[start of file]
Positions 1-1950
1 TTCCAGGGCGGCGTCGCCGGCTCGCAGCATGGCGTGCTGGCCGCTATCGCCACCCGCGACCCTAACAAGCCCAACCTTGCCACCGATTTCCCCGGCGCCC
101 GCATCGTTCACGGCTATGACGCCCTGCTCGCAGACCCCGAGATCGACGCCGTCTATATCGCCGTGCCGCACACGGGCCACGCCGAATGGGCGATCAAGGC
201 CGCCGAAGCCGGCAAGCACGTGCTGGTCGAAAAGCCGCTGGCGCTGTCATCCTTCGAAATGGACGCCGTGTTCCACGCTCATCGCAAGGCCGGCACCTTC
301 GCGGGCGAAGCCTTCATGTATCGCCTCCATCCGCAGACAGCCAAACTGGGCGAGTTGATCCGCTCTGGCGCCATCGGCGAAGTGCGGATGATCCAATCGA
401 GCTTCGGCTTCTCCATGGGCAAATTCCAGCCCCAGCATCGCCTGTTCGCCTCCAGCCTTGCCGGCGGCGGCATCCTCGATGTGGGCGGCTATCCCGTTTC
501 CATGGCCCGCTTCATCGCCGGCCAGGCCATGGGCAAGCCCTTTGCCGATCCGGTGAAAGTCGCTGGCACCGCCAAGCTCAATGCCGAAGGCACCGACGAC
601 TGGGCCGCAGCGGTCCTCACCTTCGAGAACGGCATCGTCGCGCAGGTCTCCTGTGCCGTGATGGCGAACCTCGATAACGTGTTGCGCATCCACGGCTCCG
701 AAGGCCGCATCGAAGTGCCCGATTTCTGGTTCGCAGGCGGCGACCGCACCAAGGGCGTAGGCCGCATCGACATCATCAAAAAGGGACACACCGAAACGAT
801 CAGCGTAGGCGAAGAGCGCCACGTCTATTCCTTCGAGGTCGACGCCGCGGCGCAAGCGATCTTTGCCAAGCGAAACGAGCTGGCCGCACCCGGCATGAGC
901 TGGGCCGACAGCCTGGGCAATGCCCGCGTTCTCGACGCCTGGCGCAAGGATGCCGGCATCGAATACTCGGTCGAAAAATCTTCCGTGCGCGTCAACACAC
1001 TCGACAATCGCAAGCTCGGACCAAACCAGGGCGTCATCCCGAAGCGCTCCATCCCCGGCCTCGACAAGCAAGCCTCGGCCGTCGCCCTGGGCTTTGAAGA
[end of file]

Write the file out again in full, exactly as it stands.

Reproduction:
Positions 1-1950
1 TTCCAGGGCGGCGTCGCCGGCTCGCAGCATGGCGTGCTGGCCGCTATCGCCACCCGCGACCCTAACAAGCCCAACCTTGCCACCGATTTCCCCGGCGCCC
101 GCATCGTTCACGGCTATGACGCCCTGCTCGCAGACCCCGAGATCGACGCCGTCTATATCGCCGTGCCGCACACGGGCCACGCCGAATGGGCGATCAAGGC
201 CGCCGAAGCCGGCAAGCACGTGCTGGTCGAAAAGCCGCTGGCGCTGTCATCCTTCGAAATGGACGCCGTGTTCCACGCTCATCGCAAGGCCGGCACCTTC
301 GCGGGCGAAGCCTTCATGTATCGCCTCCATCCGCAGACAGCCAAACTGGGCGAGTTGATCCGCTCTGGCGCCATCGGCGAAGTGCGGATGATCCAATCGA
401 GCTTCGGCTTCTCCATGGGCAAATTCCAGCCCCAGCATCGCCTGTTCGCCTCCAGCCTTGCCGGCGGCGGCATCCTCGATGTGGGCGGCTATCCCGTTTC
501 CATGGCCCGCTTCATCGCCGGCCAGGCCATGGGCAAGCCCTTTGCCGATCCGGTGAAAGTCGCTGGCACCGCCAAGCTCAATGCCGAAGGCACCGACGAC
601 TGGGCCGCAGCGGTCCTCACCTTCGAGAACGGCATCGTCGCGCAGGTCTCCTGTGCCGTGATGGCGAACCTCGATAACGTGTTGCGCATCCACGGCTCCG
701 AAGGCCGCATCGAAGTGCCCGATTTCTGGTTCGCAGGCGGCGACCGCACCAAGGGCGTAGGCCGCATCGACATCATCAAAAAGGGACACACCGAAACGAT
801 CAGCGTAGGCGAAGAGCGCCACGTCTATTCCTTCGAGGTCGACGCCGCGGCGCAAGCGATCTTTGCCAAGCGAAACGAGCTGGCCGCACCCGGCATGAGC
901 TGGGCCGACAGCCTGGGCAATGCCCGCGTTCTCGACGCCTGGCGCAAGGATGCCGGCATCGAATACTCGGTCGAAAAATCTTCCGTGCGCGTCAACACAC
1001 TCGACAATCGCAAGCTCGGACCAAACCAGGGCGTCATCCCGAAGCGCTCCATCCCCGGCCTCGACAAGCAAGCCTCGGCCGTCGCCCTGGGCTTTGAAGA